Continuing professional development is more than mandatory
Continuing Professional Development (CPD) needs to be seen by health professionals as more than simply a vehicle for keeping up to date and having their registration renewed so they can continue practising.
Rather, CPD is a tool that should be fully utilised to grow skills and knowledge, and in so doing, grow practices and business while extending the level of care for patients. It is also something that all health professionals, regardless of experience or area in which they work, need to engage in with a view to furthering their practice and not just meeting mandatory requirements.
In the pharmacy profession I am keen to see a greater uptake of advanced CPD by all pharmacists and I think that we may have inadvertently deterred some people by using the wrong nomenclature and language.
For some years we have been talking about the CPD of Advanced Pharmacy Practice and at PSA’s recent annual congress in Canberra we had a very enlightening presentation by Dr Ian Coombes, Director of Pharmacy at the Royal Brisbane Women’s Hospital, Adjunct Associate Professor, School of Pharmacy University of Queensland, and Chair Advanced Practice Credentialing Committee.
Dr Coombes began his presentation by renaming Advanced Pharmacy Practice as Advancing Pharmacy Practice which removed the perception that it is some form of elite education and focusses on what it actually is – a vehicle for furthering and growing a pharmacist’s practice and one which is available to all pharmacists, not just those with some years’ experience.
Dr Coombes pointed out some myths and facts about advancing pharmacy practice including that patients and healthcare providers expect practitioners to be competent and that many pharmacists have been practicing at an advanced level for many years.
However, he said it was a myth that formal recognition of advanced practice may be for a few but it was true that the professional development journey should be for all and for appropriate recognition along the way of incremental achievements.
I liked Dr Coombes tag that the CPD he was referring to should in fact be “life-long learning” and I believe we as a profession need to take this on board.
Dr Coombes quoted a 2014 job descriptor for advanced practitioner responsibilities which included:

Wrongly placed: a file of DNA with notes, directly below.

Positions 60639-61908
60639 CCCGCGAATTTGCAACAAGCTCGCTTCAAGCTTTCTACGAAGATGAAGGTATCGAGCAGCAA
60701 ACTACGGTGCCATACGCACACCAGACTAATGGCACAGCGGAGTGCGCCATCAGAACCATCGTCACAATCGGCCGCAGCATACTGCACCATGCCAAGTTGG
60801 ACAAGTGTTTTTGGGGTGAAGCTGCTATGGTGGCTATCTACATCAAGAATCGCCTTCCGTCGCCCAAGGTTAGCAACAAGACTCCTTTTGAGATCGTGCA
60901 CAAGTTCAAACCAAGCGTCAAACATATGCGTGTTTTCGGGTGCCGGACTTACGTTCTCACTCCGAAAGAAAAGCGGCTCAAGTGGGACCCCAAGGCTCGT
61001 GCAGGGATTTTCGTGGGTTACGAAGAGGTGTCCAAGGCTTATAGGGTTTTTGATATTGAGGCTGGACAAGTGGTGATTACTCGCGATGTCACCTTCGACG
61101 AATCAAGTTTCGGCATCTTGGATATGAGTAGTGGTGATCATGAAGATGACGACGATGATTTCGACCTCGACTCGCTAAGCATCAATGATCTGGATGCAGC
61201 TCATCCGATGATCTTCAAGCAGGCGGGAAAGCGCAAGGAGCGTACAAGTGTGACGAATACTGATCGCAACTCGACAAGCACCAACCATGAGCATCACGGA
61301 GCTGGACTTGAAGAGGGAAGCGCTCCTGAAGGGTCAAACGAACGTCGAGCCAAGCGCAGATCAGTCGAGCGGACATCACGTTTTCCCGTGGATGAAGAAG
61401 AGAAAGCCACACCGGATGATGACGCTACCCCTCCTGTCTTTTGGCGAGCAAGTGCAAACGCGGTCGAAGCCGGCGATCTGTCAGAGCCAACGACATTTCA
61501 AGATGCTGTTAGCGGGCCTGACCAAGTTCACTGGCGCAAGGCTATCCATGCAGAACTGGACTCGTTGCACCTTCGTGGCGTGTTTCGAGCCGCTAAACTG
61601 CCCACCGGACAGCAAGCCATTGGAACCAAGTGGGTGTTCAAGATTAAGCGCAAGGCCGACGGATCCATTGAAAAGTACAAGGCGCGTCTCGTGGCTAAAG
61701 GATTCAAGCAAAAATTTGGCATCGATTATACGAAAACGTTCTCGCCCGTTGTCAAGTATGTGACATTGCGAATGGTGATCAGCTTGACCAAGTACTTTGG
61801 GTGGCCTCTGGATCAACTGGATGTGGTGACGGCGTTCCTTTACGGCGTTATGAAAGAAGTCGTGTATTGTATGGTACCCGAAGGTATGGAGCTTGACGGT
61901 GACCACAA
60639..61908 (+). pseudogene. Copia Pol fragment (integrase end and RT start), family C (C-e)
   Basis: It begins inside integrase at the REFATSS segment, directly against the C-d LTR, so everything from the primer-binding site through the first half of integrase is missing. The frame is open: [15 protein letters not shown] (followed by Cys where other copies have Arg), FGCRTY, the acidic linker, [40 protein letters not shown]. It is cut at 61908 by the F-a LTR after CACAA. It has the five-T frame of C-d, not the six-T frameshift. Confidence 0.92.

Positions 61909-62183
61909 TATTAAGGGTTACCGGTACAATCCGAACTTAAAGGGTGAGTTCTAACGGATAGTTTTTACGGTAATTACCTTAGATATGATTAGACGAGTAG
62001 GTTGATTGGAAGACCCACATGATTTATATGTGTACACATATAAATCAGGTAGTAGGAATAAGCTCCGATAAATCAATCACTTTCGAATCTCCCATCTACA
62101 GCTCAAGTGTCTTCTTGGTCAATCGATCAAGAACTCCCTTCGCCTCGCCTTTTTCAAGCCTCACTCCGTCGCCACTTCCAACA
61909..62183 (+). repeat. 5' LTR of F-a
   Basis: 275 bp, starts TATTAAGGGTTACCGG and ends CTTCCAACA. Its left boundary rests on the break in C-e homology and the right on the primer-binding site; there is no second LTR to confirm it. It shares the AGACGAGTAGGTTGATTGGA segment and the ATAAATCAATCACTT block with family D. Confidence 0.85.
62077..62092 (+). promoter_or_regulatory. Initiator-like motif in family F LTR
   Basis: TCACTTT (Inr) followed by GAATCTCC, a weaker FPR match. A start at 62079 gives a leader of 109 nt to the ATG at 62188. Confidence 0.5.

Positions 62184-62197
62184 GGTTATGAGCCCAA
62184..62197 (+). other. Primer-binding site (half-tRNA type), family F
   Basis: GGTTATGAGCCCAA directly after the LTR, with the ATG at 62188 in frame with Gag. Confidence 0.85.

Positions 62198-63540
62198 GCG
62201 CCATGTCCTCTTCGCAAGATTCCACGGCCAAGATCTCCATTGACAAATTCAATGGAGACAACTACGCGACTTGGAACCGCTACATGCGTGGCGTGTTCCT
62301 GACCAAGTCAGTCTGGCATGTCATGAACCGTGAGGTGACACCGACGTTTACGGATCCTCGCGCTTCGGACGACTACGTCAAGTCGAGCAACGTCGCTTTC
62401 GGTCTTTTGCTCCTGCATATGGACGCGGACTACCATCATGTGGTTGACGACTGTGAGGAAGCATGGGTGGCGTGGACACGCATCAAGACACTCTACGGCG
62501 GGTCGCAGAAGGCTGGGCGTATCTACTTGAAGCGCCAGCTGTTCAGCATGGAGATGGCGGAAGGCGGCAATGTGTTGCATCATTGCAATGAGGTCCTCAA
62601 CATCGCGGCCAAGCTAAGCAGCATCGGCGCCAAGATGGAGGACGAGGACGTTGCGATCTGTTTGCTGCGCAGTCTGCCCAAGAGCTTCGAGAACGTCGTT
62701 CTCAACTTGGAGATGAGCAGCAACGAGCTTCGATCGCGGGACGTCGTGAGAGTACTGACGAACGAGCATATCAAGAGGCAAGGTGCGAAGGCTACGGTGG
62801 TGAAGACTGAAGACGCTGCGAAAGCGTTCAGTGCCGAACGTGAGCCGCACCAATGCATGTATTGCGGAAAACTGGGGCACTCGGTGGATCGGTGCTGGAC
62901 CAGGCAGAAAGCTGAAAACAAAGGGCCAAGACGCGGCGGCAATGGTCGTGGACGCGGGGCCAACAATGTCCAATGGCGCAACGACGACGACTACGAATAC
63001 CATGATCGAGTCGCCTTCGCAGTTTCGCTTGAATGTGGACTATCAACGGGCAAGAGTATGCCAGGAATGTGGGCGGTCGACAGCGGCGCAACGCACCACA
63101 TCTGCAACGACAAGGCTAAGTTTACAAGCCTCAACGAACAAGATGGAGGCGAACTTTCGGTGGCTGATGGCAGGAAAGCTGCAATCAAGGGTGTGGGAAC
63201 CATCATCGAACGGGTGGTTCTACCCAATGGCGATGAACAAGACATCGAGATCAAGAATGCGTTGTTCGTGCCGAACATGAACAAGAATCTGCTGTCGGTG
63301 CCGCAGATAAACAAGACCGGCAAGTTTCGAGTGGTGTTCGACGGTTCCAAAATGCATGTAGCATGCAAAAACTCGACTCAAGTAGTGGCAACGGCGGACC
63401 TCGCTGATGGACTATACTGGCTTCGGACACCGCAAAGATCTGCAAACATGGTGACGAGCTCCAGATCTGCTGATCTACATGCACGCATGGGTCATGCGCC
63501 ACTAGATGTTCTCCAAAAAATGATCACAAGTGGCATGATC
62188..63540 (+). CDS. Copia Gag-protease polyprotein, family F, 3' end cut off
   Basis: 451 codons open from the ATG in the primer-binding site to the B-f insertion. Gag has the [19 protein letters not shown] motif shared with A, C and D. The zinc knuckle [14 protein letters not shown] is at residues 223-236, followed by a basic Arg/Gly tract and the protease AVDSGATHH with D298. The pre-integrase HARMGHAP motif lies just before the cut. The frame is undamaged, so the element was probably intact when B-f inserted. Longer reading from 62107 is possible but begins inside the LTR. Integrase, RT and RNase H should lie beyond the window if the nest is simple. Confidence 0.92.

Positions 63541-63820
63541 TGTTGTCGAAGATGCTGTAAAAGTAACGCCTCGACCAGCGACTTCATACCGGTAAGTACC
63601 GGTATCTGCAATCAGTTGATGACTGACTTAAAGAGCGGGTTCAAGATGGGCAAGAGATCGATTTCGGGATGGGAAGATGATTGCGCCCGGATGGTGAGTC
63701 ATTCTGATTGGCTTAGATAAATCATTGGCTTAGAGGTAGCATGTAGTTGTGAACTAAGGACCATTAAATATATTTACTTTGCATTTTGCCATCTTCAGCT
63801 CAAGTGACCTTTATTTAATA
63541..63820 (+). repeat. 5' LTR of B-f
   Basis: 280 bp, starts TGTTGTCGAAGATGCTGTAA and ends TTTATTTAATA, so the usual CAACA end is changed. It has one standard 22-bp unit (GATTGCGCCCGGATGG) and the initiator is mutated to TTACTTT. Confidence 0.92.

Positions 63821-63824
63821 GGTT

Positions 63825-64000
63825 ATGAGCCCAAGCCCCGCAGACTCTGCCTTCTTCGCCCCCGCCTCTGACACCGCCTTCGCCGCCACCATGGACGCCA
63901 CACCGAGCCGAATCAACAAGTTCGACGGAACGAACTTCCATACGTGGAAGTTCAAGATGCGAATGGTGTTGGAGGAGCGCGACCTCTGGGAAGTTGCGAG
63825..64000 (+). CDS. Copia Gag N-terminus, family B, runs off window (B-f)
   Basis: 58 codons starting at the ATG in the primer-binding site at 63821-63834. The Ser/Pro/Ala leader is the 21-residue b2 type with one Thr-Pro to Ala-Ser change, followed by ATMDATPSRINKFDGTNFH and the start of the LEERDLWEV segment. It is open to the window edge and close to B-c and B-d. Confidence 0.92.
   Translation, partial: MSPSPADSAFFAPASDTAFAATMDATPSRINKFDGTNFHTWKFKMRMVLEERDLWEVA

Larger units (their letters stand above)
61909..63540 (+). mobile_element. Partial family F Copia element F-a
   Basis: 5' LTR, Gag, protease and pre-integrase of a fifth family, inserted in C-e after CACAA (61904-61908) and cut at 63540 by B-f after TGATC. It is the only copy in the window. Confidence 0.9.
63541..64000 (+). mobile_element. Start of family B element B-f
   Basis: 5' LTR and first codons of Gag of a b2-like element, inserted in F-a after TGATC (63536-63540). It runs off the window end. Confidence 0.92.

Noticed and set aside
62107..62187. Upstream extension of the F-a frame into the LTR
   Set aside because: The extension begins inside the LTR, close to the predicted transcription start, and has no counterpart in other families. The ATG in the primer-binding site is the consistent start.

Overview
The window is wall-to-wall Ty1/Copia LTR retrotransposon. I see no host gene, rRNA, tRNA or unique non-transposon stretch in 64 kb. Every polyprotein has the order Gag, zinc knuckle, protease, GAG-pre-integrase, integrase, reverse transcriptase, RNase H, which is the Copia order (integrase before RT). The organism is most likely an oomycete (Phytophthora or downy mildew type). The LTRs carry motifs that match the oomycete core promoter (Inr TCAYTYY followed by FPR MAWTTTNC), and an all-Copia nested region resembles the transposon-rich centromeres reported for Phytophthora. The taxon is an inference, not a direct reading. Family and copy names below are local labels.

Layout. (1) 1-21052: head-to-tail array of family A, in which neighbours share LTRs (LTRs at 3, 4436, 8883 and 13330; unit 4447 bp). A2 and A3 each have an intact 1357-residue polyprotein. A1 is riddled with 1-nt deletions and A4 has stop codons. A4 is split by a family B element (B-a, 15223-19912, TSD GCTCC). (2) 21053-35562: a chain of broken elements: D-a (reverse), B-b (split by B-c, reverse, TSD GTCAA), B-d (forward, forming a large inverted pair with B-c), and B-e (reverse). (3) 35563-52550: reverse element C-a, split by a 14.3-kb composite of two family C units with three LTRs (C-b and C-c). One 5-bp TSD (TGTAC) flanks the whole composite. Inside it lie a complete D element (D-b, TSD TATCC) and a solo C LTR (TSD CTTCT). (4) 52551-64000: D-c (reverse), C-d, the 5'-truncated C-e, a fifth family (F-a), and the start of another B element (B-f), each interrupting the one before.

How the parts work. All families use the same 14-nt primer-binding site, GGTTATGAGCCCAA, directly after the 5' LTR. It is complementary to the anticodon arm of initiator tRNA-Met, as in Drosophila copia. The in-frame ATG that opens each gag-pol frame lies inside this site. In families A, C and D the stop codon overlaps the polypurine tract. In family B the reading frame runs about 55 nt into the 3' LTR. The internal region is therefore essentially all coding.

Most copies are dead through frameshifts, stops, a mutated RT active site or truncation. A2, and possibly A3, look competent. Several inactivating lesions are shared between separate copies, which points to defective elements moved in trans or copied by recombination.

- Provision of high level evidence based clinical pharmacy services
- Ensure safe and effective management of medications
- Leading and managing a team of pharmacists and support staff to provide pharmacy services
- Involved in audit, quality assurance and research
- Providing education and training to pharmacists, nursing, medical staff
The point being made was that these skills need to be taken up by all pharmacists as a means of furthering, or advancing, their careers and practice. They are not skills reserved solely for long-term pharmacists or those who regarded themselves in the upper echelons of the profession.
Changing this mindset may take some time, and time is one of the critical issues here. I recognise that most health professionals are very time poor and so may succumb to the temptation of doing the minimum required continuing professional development to enable them to continue practising.
I would argue, however, that these people are doing themselves – and their patients – a disservice.
Undertaking targeted continuing professional development is a key to helping build a viable and sustainable future for any pharmacy practice. Apart from ensuring the pharmacist is at the cutting edge of the latest developments, it puts them in a position of strength over their peers who may not be taking advantage of the education opportunities available to them to advance their pharmacy practice. This competitive edge can be pivotal in the current economic environment and can certainly contribute to a career path.
The Pharmaceutical Society of Australia has long recognised the value of CPD and has the highest-standard, and most highly regarded, CPD available for pharmacists in this country.
Part of our secret is that we are continually adapting and developing our CPD to meet the expectations and demands of pharmacists and consumers. It is up to pharmacists to take it up advance their practice.
“In the pharmacy profession I am keen to see a greater uptake of advanced CPD by all pharmacists and I think that we may have inadvertently deterred some people by using the wrong nomenclature and language.”
Grant Kardachi was recently re-elected president of the Pharmaceutical Society of Australia for a fourth term. He is a community pharmacist who recently sold his business interests but is still accredited to undertake medication reviews and sits on the Australian Association of Consultant Pharmacy.
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